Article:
My humble request to you is – if you do not have any first hand knowledge of Christianity and Christian practices, please do not comment on Christianity…Be at peace with Sanatana Dharma.

          • You did not answer my question. “Exactly where did I say that all non-Hindus are adharmis?” Answer it… This is not second hand information because it is documented extensively as a matter of public record. You do not know of Rajiv Malhotra’s works. He has spent over 20 years researching India’s situation and the roles of players in the situation. You obviously do not know the depth of his work, nor his history of having been in India during his sādhanā in the early years before his guru determined that he was of sufficiently clear mind to be able to pursue this work. I am repeating this exact same thing, only a year and a half into this process, and yet, I stand on his shoulders along with many others.

            Here’s what you don’t know about me. Even though I have a master’s degree, I am deaf, an Ancient (deaf person who wasn’t able to speak, read, or write until I went into a school for the deaf at seven and a half years old). As an Ancient, I am an outsider in my own culture. I have fought against being proselytized by Christians all around me all my life. They won’t leave me alone and leave me be, instead saying that I’m going to go to hell. People accosting me on the street in some of these east Texas towns for no particular reason, trying to drag me into a Jesus session and berating me for my beliefs. That is why I hide out in the country or stay with people of my beliefs or those who are aware enough of this business to not get sucked into this thing, where people think, “God created the Remington bolt-action rifle so man could kill the dinosaurs and the homosekshuals. (amen)” You have no idea what we have in our neck of the woods out here in a country that is largely Christian.

            My stepmother is a Christian and tried to get me into Bible School at the Baptist church in my town when I was growing up, and I could not mesh with it successfully because of my sense of awareness as a result of my rare opportunity at mental isolation via deafness. Two years ago, while I was living on the road (after having been forced out by my company through pay cuts and loss of access to health insurance), my stepmother put a brochure from her Methodist church in front of me and asked me to consider it, KNOWING FULL WELL MY POSITION.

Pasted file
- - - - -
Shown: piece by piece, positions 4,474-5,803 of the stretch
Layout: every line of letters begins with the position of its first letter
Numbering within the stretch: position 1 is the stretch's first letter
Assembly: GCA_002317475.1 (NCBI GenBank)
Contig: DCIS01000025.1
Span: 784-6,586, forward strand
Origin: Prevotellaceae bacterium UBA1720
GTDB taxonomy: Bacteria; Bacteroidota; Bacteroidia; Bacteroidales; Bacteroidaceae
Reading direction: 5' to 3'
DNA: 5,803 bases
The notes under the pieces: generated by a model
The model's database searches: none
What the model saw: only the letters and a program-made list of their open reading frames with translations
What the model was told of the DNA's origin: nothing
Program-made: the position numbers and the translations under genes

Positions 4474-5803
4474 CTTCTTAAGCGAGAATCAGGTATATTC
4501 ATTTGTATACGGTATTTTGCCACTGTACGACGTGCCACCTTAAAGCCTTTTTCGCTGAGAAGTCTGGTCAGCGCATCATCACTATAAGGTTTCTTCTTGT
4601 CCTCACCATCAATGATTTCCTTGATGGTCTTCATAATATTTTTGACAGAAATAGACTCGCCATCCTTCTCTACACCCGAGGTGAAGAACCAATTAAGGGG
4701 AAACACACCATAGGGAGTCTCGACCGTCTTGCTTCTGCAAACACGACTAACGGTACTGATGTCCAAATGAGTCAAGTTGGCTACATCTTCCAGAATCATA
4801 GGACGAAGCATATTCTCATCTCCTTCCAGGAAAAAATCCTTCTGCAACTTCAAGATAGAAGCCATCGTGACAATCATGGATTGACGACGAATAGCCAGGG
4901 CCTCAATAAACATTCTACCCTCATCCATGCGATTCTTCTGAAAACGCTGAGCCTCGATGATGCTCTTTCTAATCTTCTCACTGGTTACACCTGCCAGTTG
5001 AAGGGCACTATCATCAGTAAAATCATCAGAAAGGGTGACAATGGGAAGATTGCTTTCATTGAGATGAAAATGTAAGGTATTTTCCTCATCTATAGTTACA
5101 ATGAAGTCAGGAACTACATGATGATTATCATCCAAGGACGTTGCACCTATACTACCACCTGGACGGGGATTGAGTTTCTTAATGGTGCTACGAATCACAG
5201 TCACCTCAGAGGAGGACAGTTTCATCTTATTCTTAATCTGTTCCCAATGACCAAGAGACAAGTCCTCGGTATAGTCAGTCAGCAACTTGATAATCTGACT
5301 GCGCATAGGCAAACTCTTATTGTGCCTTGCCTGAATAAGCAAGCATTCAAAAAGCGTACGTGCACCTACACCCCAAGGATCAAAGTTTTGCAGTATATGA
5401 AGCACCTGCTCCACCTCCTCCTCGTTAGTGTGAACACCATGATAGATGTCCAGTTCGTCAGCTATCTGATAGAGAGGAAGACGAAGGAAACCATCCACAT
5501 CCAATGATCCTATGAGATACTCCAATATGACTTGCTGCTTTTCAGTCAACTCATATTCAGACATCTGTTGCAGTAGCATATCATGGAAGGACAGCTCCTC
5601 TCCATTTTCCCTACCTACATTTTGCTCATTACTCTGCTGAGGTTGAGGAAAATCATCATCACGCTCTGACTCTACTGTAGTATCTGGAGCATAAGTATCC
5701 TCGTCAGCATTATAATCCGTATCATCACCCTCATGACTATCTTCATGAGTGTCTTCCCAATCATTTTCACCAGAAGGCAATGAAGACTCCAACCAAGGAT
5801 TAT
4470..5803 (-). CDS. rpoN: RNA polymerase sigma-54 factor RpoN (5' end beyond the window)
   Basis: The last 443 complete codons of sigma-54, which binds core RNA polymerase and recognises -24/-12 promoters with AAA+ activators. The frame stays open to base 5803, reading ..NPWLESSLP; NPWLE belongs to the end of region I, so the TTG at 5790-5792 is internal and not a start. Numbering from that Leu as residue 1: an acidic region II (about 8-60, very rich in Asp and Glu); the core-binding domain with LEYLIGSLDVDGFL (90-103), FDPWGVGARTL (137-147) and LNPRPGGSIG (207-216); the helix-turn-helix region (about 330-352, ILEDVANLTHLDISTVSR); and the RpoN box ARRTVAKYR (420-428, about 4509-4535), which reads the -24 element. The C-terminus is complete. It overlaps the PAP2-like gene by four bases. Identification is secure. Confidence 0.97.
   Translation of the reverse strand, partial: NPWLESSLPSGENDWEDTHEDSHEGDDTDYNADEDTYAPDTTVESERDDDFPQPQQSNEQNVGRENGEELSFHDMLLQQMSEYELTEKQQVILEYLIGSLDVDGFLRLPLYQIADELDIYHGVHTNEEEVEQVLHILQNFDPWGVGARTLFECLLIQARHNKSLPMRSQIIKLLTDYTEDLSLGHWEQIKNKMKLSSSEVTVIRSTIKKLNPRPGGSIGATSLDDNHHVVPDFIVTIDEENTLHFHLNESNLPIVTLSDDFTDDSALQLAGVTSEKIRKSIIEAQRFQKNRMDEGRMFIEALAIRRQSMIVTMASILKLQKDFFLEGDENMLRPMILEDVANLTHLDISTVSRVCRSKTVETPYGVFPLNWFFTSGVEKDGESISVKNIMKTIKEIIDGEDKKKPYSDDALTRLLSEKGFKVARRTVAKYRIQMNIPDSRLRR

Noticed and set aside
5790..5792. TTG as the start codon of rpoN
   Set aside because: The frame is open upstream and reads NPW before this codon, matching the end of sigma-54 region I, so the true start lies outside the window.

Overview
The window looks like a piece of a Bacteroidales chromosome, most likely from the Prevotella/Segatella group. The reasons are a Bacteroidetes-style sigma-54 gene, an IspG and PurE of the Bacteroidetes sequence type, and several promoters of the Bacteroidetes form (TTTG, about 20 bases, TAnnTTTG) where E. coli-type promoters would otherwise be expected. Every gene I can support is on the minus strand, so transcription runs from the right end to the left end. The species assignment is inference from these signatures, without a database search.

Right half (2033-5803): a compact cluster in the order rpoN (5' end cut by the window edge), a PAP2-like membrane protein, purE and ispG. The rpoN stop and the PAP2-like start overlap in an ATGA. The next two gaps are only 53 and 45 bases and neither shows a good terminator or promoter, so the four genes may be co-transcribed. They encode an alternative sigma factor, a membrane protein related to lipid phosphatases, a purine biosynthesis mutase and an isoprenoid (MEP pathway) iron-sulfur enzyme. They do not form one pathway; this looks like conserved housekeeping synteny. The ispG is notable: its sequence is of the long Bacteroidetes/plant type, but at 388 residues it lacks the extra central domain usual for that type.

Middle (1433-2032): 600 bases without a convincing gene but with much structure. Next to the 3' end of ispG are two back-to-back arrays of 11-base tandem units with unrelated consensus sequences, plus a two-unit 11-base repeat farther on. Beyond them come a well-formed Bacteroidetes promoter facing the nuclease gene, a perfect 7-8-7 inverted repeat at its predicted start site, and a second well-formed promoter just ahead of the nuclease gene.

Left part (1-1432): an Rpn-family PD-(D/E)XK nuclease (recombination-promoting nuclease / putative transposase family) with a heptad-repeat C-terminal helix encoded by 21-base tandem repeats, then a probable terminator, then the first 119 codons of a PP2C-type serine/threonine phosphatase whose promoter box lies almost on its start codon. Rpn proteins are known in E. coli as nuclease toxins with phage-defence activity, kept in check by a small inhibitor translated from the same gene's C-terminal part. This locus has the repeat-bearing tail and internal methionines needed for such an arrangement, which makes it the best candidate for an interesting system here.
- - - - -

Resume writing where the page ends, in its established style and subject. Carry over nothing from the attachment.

During that time, I hadn’t had full awareness that I am Sanātani and was learning about Paganism to see if it was a fit for me. I told my stepmother about it, and she said, “Why do you want to learn that crap? Look for something more respectable than that, like your Daddy’s Cherokee beliefs?” I had to tell her it was impossible, because it is largely gone, THANKS TO CHRISTIAN EFFORTS TO WIPE IT OUT. There are no Cherokees save for a small unknown handful who practice the true, Pre-Contact version of beliefs (and we, being outside of the shaman circles, do not know what is the real set of beliefs, only what has been documented by Christian missionaries) with no public acknowledgement to keep such people from seeking them out and rooting it out. It went underground, and because I look white, I will never be trusted with the knowledge of the Cherokee practices. 85% of the Cherokee enrollees of the Western Nation (those in Oklahoma state) are Baptists and live like white people in American-style houses (American property-deed laws instead of town communal standards of a Cherokee village), and the rest are some other denomination of Christianity, and a small handful in some other category. This is what YOUR Christianity has done in America. They are trying to do the same thing in India. So YES, I HAVE first-hand experience at this in the Deep South of the United States of America, in Texas of all places. My Dad sided with the Native American Church (I have Cherokee ancestry), and he told me stories of evangelical or revival trips by my Christian minister Grandfather through towns as a child (Grandma was the one with Cherokee ancestry). I was born so late in Dad’s life that I missed meeting my Grandfather altogether.

            I have had only office and retail jobs. I never had a professional job, as most deaf people in the US are underemployed. Economically, I am in the bottom 20% of America. I have worked at renaissance faires working hard, physical jobs like a bar back in pubs and a dishwasher in a kitchen of 18 cooks (no automatic dishwashing machines). I have never married nor had children because I never successfully integrated in my own culture. I’ve always been at odds with it. Even though I am poor economically, I will serve all people, poor or not. Sometimes, I volunteer at my temple as a cook assistant or picking up trash and chairs/tables at the end of events. That is all I know how to do in the practical world of work. I live on disability, and have for a very long time. I have wanted to figure out a self-sufficient way of getting off of it.